…as a nation we cannot operate in a silo while the rest of the world innovates. The sun is still shining. It is time to mitigate and adapt.
By Eng Geoffrey Chishimba Chiyumbe
Hydropower became an electricity source in the late 19th century, a few decades after British-American engineer James Francis developed the first modern water turbine.
In 1882, the world’s first hydroelectric power plant began operating in the United States of America along the Fox River in Appleton, Wisconsin.
Today, hydropower and thermoelectric power make up 98 percent of the world’s electricity generation.
These two most common forms of power are also the most water-intensive, which makes them extremely vulnerable to drought, competition over water resources and other water shortages.
Hydropower is the most dominant renewable and low carbon energy source generating about 16% of the total world electrical energy.
Hydropower generates energy from water and so any change in natural water circle caused the climate change had and will have impact on the power generation (Dams convert falling water—mechanical energy— into electrical energy. Without water as in drought, there is no energy source to convert).
The effect of climate change on hydropower is mostly influenced the change of the river runoff.
The change of precipitation and temperature are the most driving factors. Increase of the extreme climate events and enlarged erosion furthermore pressures the hydropower production.
Increased temperature causes stronger water evaporation from the earth including from all water surfaces, streams, rivers and lakes. The evaporation reduces available river water, but at the same time more evaporated water origins in more precipitation.
In 2016, the World Energy Council warned, “we will start to see the effects of water scarcity on energy supplies in the very near future.”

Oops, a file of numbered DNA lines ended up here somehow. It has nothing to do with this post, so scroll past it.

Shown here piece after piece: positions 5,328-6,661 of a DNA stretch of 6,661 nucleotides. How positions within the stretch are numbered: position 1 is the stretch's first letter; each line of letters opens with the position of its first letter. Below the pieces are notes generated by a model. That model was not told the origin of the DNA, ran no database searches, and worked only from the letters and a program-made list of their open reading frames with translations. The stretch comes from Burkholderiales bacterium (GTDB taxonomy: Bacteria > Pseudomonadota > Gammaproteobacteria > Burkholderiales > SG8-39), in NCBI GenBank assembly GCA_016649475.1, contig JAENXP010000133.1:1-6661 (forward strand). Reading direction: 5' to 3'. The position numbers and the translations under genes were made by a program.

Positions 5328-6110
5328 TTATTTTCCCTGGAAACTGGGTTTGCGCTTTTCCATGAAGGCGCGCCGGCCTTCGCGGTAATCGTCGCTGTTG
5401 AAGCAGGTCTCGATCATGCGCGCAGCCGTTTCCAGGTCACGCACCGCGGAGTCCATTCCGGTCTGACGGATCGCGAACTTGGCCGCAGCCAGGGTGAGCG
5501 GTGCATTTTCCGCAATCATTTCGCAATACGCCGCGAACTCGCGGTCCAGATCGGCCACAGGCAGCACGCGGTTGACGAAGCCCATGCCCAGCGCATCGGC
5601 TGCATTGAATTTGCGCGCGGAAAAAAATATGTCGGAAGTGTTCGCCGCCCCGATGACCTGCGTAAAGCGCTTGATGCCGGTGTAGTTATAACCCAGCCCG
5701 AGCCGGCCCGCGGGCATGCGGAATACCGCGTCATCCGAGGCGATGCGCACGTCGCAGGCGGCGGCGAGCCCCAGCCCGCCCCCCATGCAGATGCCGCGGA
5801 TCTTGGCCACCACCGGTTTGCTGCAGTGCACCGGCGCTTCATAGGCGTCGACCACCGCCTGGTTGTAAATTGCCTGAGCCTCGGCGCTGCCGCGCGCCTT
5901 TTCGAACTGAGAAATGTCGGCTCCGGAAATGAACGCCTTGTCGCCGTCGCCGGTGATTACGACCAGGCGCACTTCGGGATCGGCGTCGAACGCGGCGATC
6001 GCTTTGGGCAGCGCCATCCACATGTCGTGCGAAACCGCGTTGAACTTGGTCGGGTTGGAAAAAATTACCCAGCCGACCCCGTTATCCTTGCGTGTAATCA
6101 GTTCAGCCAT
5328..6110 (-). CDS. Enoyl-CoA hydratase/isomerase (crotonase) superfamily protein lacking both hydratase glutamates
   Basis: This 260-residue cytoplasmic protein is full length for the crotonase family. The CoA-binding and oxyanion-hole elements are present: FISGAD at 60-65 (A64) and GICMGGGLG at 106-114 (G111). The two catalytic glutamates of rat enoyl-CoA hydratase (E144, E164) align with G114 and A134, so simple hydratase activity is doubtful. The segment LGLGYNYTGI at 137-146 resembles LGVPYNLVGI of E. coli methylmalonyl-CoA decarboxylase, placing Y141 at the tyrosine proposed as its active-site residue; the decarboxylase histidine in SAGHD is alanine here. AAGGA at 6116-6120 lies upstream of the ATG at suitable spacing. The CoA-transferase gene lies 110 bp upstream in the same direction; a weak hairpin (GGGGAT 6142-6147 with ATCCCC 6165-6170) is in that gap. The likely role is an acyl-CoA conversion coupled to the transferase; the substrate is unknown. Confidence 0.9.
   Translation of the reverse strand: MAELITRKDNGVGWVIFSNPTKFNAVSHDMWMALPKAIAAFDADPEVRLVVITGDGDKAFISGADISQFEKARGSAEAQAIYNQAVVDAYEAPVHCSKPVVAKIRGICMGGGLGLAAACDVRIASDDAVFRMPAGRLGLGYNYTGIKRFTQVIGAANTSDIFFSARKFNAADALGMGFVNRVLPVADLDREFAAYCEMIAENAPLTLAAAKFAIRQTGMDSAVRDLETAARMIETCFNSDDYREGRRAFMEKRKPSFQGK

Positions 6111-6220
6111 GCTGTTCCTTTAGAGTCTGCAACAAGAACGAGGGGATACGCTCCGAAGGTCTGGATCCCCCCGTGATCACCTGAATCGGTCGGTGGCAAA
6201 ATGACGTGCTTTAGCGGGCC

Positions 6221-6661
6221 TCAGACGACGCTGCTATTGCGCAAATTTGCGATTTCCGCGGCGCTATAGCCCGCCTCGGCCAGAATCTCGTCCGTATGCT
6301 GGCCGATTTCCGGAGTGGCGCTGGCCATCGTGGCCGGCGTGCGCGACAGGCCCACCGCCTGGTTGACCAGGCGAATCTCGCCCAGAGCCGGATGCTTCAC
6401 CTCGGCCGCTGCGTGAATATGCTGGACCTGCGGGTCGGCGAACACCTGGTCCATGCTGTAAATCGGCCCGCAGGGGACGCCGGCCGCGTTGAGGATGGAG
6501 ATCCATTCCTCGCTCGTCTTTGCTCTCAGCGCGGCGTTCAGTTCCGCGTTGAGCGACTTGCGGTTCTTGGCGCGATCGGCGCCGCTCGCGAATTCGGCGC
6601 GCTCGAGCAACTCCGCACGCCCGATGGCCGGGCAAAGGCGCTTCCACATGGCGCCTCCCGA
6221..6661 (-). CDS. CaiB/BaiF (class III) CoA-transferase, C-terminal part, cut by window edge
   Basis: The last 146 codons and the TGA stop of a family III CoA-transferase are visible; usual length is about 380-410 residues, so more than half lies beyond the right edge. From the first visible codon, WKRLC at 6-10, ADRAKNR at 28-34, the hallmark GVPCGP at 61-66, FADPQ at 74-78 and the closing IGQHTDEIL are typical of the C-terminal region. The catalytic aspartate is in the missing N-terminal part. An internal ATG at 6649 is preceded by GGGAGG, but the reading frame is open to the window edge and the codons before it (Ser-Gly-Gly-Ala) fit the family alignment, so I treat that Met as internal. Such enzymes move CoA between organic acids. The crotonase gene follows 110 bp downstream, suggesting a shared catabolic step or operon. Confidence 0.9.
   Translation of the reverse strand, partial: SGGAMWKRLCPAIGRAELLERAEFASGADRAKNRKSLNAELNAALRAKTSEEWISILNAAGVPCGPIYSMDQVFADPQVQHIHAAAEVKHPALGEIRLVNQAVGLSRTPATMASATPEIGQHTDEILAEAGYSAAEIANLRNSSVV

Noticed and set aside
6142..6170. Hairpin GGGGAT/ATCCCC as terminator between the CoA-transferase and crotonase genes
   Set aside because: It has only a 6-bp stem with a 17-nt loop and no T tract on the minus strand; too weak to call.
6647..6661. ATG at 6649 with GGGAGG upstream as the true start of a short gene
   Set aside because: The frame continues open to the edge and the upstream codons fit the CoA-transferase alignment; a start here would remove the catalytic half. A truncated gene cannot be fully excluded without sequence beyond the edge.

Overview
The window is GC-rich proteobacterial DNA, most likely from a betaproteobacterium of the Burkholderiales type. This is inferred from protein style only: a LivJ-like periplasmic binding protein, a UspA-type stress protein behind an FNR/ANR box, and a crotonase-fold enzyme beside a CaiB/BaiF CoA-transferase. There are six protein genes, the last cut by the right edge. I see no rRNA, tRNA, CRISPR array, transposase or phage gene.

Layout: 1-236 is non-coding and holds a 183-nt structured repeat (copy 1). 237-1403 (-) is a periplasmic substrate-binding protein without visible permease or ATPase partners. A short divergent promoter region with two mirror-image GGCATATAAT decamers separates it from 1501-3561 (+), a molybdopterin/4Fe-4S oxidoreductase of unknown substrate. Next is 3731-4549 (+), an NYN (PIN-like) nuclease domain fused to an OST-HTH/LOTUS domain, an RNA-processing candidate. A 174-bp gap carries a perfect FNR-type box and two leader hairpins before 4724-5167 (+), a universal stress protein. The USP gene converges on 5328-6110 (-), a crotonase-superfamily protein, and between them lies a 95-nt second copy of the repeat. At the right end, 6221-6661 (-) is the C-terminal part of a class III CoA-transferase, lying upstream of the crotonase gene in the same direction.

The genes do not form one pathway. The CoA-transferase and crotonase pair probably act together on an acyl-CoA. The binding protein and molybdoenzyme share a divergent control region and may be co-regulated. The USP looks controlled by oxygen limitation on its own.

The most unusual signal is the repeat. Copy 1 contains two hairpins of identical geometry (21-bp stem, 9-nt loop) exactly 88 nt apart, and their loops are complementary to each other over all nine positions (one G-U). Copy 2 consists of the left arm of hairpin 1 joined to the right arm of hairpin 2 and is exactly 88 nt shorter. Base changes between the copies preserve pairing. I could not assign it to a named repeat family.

The effects are already starting to show, as evidenced Kenya and India’s droughts and subsequent power plant curtailments.
This issue is not unique to one country or continent; power plants from Asia to Europe to Africa to the Americas are suffering due to water scarcity.
It is a global problem. According to the World Preservation Foundation one third of the world’s major rivers and lakes are drying up, and the groundwater wells for 3 billion people are being affected.
Assessing climate change impact studies conducted on the Zambezi River Basin, Dr. Richard Beilfuss, a professional hydrologist, said the Zambezi is expected to experience “drier and more prolonged drought periods”. Over the next century, rainfall is expected to decrease between 10 and 15 percent over the basin, according to several studies cited the Intergovernmental Panel on Climate Change.
There will be a significant reduction in the amount of water flowing through the river system, affecting all eight countries it passes through.
The water that feeds the river is expected to decrease between 26 percent and 40 percent in another four decades, the study observed.
In Zambia, we are still experiencing the ravaging and devastating effects of drought – Food production dropped, leaving millions of people without access to sufficient food.
Some villagers have lost more than 50 percent of their livestock. Amidst the human tragedy of this drought, an unexpected actor faced impending shutdowns and economic losses due to water scarcity – the energy (electricity) sector.
Indeed we see that the loss of rivers, lakes and underground water reserves are impacting the livelihoods of millions of people, hitting animals, farming and electricity production, as well as threatening to exacerbate climate change further through the release of CO2 and methane.
Despite intense rainfall, world’s water supply is decreasing. Studies find that drying of soil due to rise in temperatures is not letting much water reach rivers and reservoirs.
It is established that the main cause for the drying up of the lakes is drought caused climate change impacting the inflow to the lake – resulting in significant reduction in water levels.
Increased diversion for irrigated agriculture, the building of dams and reduced rainfall over the lake’s surface, are also named as contributing factors.
Cutting down of trees is also a problem causing the drying of soils in our catchments. Plants absorb water from the soil and evaporates it to form clouds.
Deforestation leads to cutting down of trees and as a result less water is absorbed from the soil and this disturbs the water cycle. The formation of clouds becomes difficult which leads to reduced rainfall.
Where once these were moist before a storm event allowing excess rainfall to run off into rivers—they are now drier and soak up more of the rain, so less water flows into our rivers. And drier soils means farmers need more water to grow the same crops.